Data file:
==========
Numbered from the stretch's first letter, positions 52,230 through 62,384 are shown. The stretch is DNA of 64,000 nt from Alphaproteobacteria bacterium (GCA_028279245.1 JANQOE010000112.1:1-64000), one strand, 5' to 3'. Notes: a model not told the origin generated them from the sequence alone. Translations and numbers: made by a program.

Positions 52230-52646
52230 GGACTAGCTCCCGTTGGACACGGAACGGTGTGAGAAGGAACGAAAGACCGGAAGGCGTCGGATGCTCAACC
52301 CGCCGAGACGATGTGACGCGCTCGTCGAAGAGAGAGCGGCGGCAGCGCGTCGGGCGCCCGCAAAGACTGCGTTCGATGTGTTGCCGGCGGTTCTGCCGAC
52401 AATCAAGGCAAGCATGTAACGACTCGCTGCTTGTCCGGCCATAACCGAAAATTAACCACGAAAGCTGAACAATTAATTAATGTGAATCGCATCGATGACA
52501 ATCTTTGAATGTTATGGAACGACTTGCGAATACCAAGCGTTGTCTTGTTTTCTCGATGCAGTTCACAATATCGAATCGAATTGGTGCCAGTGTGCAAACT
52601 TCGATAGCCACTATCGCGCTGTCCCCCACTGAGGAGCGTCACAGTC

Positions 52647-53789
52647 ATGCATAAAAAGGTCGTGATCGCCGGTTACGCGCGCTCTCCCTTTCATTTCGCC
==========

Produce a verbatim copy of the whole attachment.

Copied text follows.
Numbered from the stretch's first letter, positions 52,230 through 62,384 are shown. The stretch is DNA of 64,000 nt from Alphaproteobacteria bacterium (GCA_028279245.1 JANQOE010000112.1:1-64000), one strand, 5' to 3'. Notes: a model not told the origin generated them from the sequence alone. Translations and numbers: made by a program.

Positions 52230-52646
52230 GGACTAGCTCCCGTTGGACACGGAACGGTGTGAGAAGGAACGAAAGACCGGAAGGCGTCGGATGCTCAACC
52301 CGCCGAGACGATGTGACGCGCTCGTCGAAGAGAGAGCGGCGGCAGCGCGTCGGGCGCCCGCAAAGACTGCGTTCGATGTGTTGCCGGCGGTTCTGCCGAC
52401 AATCAAGGCAAGCATGTAACGACTCGCTGCTTGTCCGGCCATAACCGAAAATTAACCACGAAAGCTGAACAATTAATTAATGTGAATCGCATCGATGACA
52501 ATCTTTGAATGTTATGGAACGACTTGCGAATACCAAGCGTTGTCTTGTTTTCTCGATGCAGTTCACAATATCGAATCGAATTGGTGCCAGTGTGCAAACT
52601 TCGATAGCCACTATCGCGCTGTCCCCCACTGAGGAGCGTCACAGTC

Positions 52647-53789
52647 ATGCATAAAAAGGTCGTGATCGCCGGTTACGCGCGCTCTCCCTTTCATTTCGCC